If I understand correctly, the equipment show in this video is the new upgrade kit approved by use by the Russian Ministry of Defense.
There is a telescoping and side folding stock that can replace the fixed stock.
Cleaning kit goes into the pistol grip. Picatinny rails for the handguard. A flash hider to replace the muzzle brake. A new safety lever, and a railed top cover that locks in place with a take down pin. This cover has a replacement rear sight that appears to have a 100m setting and a BZO setting (300m I believe).
There is a new magazine with windows to show how many rounds remain. Glow in the dark inserts on the follower allows the user to see the round count at night.
If you are watching the video, you can turn on automatically generated captions in English to get a slight idea of what they are talking about.
The International military-technical forum “Army-2020” outside Moscow, Russia, began this week with a ‘bang’, as high-tech tanks, new lightweight assault rifles, stealth drones, and other advanced weaponry were displayed to foreign clients and visitors, reported RT News.
Kalashnikov’s new lightweight assault rifle called the AK-19.
Vaporware to be sure.
Work has been kicking my ass, so I’ve had little time to do stuff.
I tried another attempt at 3D printing a 40mm projectile.
A fully printed projectile just blows apart when fired.
I tried making a hollow printed projectile to fill with wax. I bought the cheapest candle wax at Hobby Lobby and I learned a few things.
I learned that the bowl I used for melting the wax is terrible for pouring and that what ever I try to pour from it will just dribble down the side. I ended up with wax all over my kitchen sink which I had to clean up with boiling water.
It turns out that wax I bought shrinks about 10% from when it is melted to when it cools. I didn’t expect that much shrinkage.
Also the wax I bought is extremely soft.
Attempting to fire one of these wax rounds just resulting in the center of the round blowing out and a waxy mess being left in the barrel.
That was not fun to clean out.
On my Mossberg FLEX stock adaptor a little screw in it backed out and make removing and installing stocks rather hard. I added some Vibratite thread locker to the screw solving the issue.
Bought my AK out to the range to make sure I still remember how to use it.
Ugh, was I slow at reloading it. Mostly due to lack of practice with it, but I do believe the having to rock in mags is slow and inferior to the AR magwell.
I started my drills by two offhand unsupported headshots at 50 yards using the iron sights on two separate targets. I fired as quickly as I felt I could make the hit.
While I put the shots where they needed to be, I did not feel very confident when I fired those shots. As I focused on the front sight, the paper target’s blurred to the point I did not feel confident that I would make a good shot.
Fortunately the results of these shots give me more confidence in my ability to use the AK iron sight, but I certainly would much prefer to have an optic on any firearm I’d expect to use in a high stress or dynamic environment.
I fooled around with a FN SCAR-16S for a little bit. I really did not like how. . . bouncy. . . the recoil felt.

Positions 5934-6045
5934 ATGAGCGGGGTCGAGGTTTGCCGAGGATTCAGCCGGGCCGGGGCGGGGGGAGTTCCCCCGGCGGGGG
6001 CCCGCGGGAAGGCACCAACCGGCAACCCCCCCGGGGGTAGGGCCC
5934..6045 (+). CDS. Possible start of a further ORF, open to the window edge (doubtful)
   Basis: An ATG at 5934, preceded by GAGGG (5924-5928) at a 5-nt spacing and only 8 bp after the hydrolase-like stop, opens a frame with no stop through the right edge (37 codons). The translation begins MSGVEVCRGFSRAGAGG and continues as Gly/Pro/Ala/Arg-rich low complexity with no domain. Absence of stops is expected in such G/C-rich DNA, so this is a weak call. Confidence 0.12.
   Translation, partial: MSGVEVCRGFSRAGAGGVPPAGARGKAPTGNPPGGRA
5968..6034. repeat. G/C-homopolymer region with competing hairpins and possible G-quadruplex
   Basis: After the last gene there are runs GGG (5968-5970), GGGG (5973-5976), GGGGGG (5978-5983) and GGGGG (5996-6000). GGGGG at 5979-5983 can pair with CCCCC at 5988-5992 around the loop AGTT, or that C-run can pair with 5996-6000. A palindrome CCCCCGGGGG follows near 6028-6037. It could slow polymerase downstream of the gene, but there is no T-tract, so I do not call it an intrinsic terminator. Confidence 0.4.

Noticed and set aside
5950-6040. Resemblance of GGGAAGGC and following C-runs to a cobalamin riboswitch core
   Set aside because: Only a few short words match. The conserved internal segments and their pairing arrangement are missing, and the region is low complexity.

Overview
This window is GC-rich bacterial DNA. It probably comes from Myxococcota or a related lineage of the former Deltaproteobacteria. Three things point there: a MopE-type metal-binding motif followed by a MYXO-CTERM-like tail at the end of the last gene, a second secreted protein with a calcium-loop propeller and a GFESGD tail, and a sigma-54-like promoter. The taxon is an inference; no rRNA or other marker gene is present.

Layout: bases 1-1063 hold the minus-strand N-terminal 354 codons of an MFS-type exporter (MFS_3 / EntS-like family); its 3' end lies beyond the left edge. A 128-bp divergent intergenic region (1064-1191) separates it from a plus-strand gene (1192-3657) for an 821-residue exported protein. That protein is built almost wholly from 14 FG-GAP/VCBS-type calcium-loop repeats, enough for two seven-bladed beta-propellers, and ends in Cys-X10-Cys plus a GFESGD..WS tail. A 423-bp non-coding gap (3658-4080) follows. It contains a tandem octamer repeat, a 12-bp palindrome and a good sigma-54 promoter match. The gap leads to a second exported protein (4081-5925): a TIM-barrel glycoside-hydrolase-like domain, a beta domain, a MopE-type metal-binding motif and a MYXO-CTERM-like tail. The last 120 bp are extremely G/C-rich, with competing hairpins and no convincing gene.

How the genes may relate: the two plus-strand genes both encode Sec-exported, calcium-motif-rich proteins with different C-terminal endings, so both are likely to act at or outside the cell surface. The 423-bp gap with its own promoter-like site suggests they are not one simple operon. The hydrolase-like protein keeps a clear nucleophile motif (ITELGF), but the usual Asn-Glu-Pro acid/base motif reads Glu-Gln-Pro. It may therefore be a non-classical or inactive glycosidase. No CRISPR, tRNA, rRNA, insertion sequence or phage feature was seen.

That made me lose all interest in the platform quickly. I intend to write about the SCAR at some point. Maybe after I get a new job.
“North Korea fields a dizzying number of weapons, both small arms and more complex systems like tanks and airplanes. The common thread connecting these weapons together? Almost all of them are copies of other country’s designs. Tanks? Soviet copy. Airplanes? Soviet surplus. Standard issue rifles? Soviet copy. But, one of their own indigenous inventions is a large-capacity magazine.
This helical magazine is intended for use with the North Korean Type 88, an AK-74 copy.
The United States Marine Corps too is reportedly developing a high-capacity magazine option for their new service rifle, the M27. The magazine would significantly increase the individual rifleman’s firepower, perhaps making up for getting rid of the Squad Automatic Weapon.
Still, the high-capacity drawbacks sometimes outweigh the benefits. The most significant drawback is reliability. Unlike traditional magazines which rely on a wire spring to keep usually 30 or so cartridges pressed toward a gun’s chamber, drum magazines have to keep anywhere from 50 or more cartridges pressed towards the chamber. Keeping this many rounds under tension requires a large spring. This increases the tension inside the magazine, and can sometimes result in jams or misfeeds, adversely harming reliability.
The Type 88’s extended magazine may hold as many as 150 rounds, though this is hard to confirm. If 150 is an accurate number, the weight of the cartridges alone, not including the weight of the all-metal magazine would be over 3.5 pounds, or over 1.6 kilograms.
As the magazine is attached to both the magazine port and to the underside of the barrel, the Type 88’s balance would shift forward. Needless to say, the magazine would make handling the Type 88 slower and more unwieldy, though accuracy during fully-automatic fire might actually improve, as the rifle barrel could experience less “climb” upward.
This odd-looking magazine seems to have been originally issued to Kim Jong-un’s personal bodyguards, who carried three magazines, one inserted in the rifle and two in reserve. That gave them an estimated total of 450 rounds of 5.45×39 ammunition, equivalent to 15 regular 30-round capacity magazines. Talk about packing a big punch.”
If you wondered how these work..